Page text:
Galaxy of stars

Herald Sun - Switched On - - Gaming -

SMART­PHONE al­le­giances are split­ting in two. On one side is Ap­ple, the world’s rich­est tech­nol­ogy com­pany and long­time smart­phone leader.

On the other is Sam­sung, the world’s big­gest mo­bile phone maker and fast-ris­ing smart­phone star.

Be­tween them, the com­pa­nies con­trolled 52 per cent of all smart­phone sales at the end of last year, ac­cord­ing to tech­nol­ogy re­search com­pany Gart­ner, mean­ing an in­creas­ing num­ber of users are pick­ing a side.

Into this two-sided, mul­ti­mil­lion-dol­lar bat­tle, Sam­sung fired a new at­tack late last week. It un­veiled its flag­ship Galaxy S IV smart­phone in New York, with the launch tak­ing over Times Square, Ra­dio City Mu­sic Hall and many of the city’s prom­i­nent bill­boards.

But rather than em­pha­size a new look or new phone hard­ware, the South Korean com­pany switched its fo­cus to soft­ware ad­di­tions that will see the new Galaxy phone watch your ges­tures, track your eye­balls, and take pho­tos with both cam­eras at once.

An­a­lysts ar­gue that con­sumers are likely to see more of this in­ter­nal in­no­va­tion as smart­phone mak­ers seek to make their own stamp on de­vices that boast few hard­ware fail­ings.

De­spite the com­pany’s em- pha­sis on soft­ware, Sam­sung’s Galaxy S IV does fea­ture sig­nif­i­cant hard­ware up­grades. Its Su­per AMOLED screen is now larger (5 inches) and sharper (full HD), its cam­era takes 13-megapixel pho­to­graphs, and its Google An­droid soft­ware is pow­ered by an eight-core pro­ces­sor – a smart­phone first.

But when Sam­sung mo­bile com­mu­ni­ca­tions head JK Shin re­vealed the new smart­phone, he spoke of the com­pany’s ‘‘ in­no­va­tion’’ in cre­at­ing new soft­ware for the phone’s cam­era, touch-free ges­tures for its screen, as well as lan­guage trans­la­tion and health-track­ing apps.

Ovum chief tech­nol­ogy an­a­lyst Jan Daw­son says de­spite Ap­ple and Sam­sung go­ing head-to-head, the lead­ing smart­phone mak­ers now find them­selves in sim­i­lar po­si­tions. Both have to cre­ate and add new soft­ware to their phones to hook users on one sys­tem. Star power: Prince (above), Liam Hemsworth and Christina Aguil­era at the launch.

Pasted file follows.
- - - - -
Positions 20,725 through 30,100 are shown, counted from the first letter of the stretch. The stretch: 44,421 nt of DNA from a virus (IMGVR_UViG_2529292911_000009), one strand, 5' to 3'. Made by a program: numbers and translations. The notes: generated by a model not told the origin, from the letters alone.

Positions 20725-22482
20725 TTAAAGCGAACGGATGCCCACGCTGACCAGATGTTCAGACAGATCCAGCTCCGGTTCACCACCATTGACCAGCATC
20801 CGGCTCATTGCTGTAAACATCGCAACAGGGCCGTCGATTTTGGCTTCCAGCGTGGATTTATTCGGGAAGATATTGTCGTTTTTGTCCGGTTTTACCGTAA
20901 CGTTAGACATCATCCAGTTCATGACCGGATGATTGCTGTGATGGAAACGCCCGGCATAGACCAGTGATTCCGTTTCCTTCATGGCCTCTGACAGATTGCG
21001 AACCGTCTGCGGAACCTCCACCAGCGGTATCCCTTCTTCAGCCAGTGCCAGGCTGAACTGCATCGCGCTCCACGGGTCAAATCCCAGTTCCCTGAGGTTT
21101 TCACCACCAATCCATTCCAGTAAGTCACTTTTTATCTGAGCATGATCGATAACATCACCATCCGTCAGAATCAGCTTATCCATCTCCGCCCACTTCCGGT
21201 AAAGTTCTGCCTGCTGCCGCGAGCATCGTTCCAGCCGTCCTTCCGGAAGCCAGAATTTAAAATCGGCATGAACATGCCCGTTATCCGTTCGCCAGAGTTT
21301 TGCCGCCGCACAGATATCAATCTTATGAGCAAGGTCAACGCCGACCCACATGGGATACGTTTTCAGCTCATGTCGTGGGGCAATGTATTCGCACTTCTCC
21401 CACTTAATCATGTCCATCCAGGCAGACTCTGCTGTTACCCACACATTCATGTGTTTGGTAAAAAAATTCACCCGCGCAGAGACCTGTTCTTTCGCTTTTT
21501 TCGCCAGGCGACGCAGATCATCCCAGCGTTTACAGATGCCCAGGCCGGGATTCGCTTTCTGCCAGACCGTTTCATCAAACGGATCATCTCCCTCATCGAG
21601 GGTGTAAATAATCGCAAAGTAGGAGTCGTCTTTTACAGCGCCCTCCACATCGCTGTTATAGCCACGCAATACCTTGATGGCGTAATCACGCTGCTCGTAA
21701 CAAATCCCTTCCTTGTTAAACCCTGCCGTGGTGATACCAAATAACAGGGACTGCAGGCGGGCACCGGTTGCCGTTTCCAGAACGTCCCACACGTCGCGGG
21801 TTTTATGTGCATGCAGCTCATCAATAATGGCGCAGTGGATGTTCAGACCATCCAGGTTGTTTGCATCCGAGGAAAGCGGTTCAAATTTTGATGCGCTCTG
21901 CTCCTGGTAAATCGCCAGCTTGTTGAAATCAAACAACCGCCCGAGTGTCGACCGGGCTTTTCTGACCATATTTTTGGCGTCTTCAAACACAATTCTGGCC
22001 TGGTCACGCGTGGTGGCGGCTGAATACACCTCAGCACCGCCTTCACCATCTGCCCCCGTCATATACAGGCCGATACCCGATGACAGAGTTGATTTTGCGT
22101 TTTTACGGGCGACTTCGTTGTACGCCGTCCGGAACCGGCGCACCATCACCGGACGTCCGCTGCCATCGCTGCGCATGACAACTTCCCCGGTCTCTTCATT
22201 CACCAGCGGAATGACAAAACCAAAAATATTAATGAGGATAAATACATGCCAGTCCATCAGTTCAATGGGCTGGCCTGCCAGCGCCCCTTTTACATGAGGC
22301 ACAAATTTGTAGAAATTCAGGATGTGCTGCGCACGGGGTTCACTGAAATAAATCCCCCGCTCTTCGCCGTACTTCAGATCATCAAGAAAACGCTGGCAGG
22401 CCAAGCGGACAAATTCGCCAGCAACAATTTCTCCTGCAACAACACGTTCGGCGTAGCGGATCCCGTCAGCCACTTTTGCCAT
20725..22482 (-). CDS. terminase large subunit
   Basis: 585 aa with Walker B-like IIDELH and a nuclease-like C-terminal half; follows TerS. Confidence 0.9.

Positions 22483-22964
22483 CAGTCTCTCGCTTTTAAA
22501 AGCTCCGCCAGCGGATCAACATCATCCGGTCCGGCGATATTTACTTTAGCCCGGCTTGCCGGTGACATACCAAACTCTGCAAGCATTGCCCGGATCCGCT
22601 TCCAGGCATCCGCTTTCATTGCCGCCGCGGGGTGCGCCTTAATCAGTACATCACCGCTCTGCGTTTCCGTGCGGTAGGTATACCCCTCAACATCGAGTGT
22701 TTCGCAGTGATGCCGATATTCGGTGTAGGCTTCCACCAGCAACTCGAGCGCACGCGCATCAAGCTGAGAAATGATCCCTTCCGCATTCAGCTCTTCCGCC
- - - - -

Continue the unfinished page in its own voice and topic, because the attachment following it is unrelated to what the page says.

‘‘ Hav­ing in­no­vated rapidly over the last sev­eral years to vaunt it­self into top spot in the world smart­phone rank­ings, Sam­sung now faces es­sen­tially the same chal­lenge as Ap­ple: how to con­tinue to im­prove its de­vices year on year when ex­ist­ing phones are al­ready top of their class and there aren’t ob­vi­ous short­com­ings,’’ Daw­son says.

Tel­syte re­search di­rec­tor Foad Fadaghi says the new em­pha­sis on what’s in­side the phone, rather than its ex­te­rior, could also serve to dif­fer­en­ti­ate Sam­sung from its Google An­droid ri­vals.

Though Sam­sung has emerged as a clear leader in An­droid phones, both HTC and Sony are plan­ning to re­lease at­trac­tive, high-end smart­phones in the coming months, pro­vid­ing greater com­pe­ti­tion.

De­spite the in­creased fo­cus on what’s in­side the phone, Fadaghi says Sam­sung has won it­self a long lead over ri­val Ap­ple in re­veal­ing the Galaxy S IV now, and they may not even have to re­cruit new users to suc­ceed.

‘‘ Be­cause Sam­sung has got such a large ex­ist­ing base of Galaxy S II and S III cus­tomers, they can ef­fec­tively mar­ket to them for re­peat pur­chases, much like Ap­ple has done for

iPhone cus­tomers,’’ he said. Jen­nifer Dud­leyNi­chol­son trav­elled to NewYork as a guest of Sam­sung Aus­tralia. In this cam­era mode, users can pho­to­graph the scene be­fore them and their face as they cap­ture the photo. Dif­fer­ent frames can be added to the smaller im­age.

GROUP PLAY

Phones paired with NFC (by tap­ping them to­gether) can share pho­tos, songs and games us­ing this fea­ture.

SAM­SUNG PAUSE

Watch a video when this mode is turned on, and the video will au­to­mat­i­cally pause if your eyes leave the screen. The video be­gins to play again when they re­turn.

S HEALTH

This new health-track­ing app can count your steps taken with the phone and can scan bar­codes to track calo­ries. It can also col­lect in­for­ma­tion from a forth­com­ing fit­ness wrist­band, the S Band.

Newspapers in English

Newspapers from Australia

© PressReader. All rights reserved.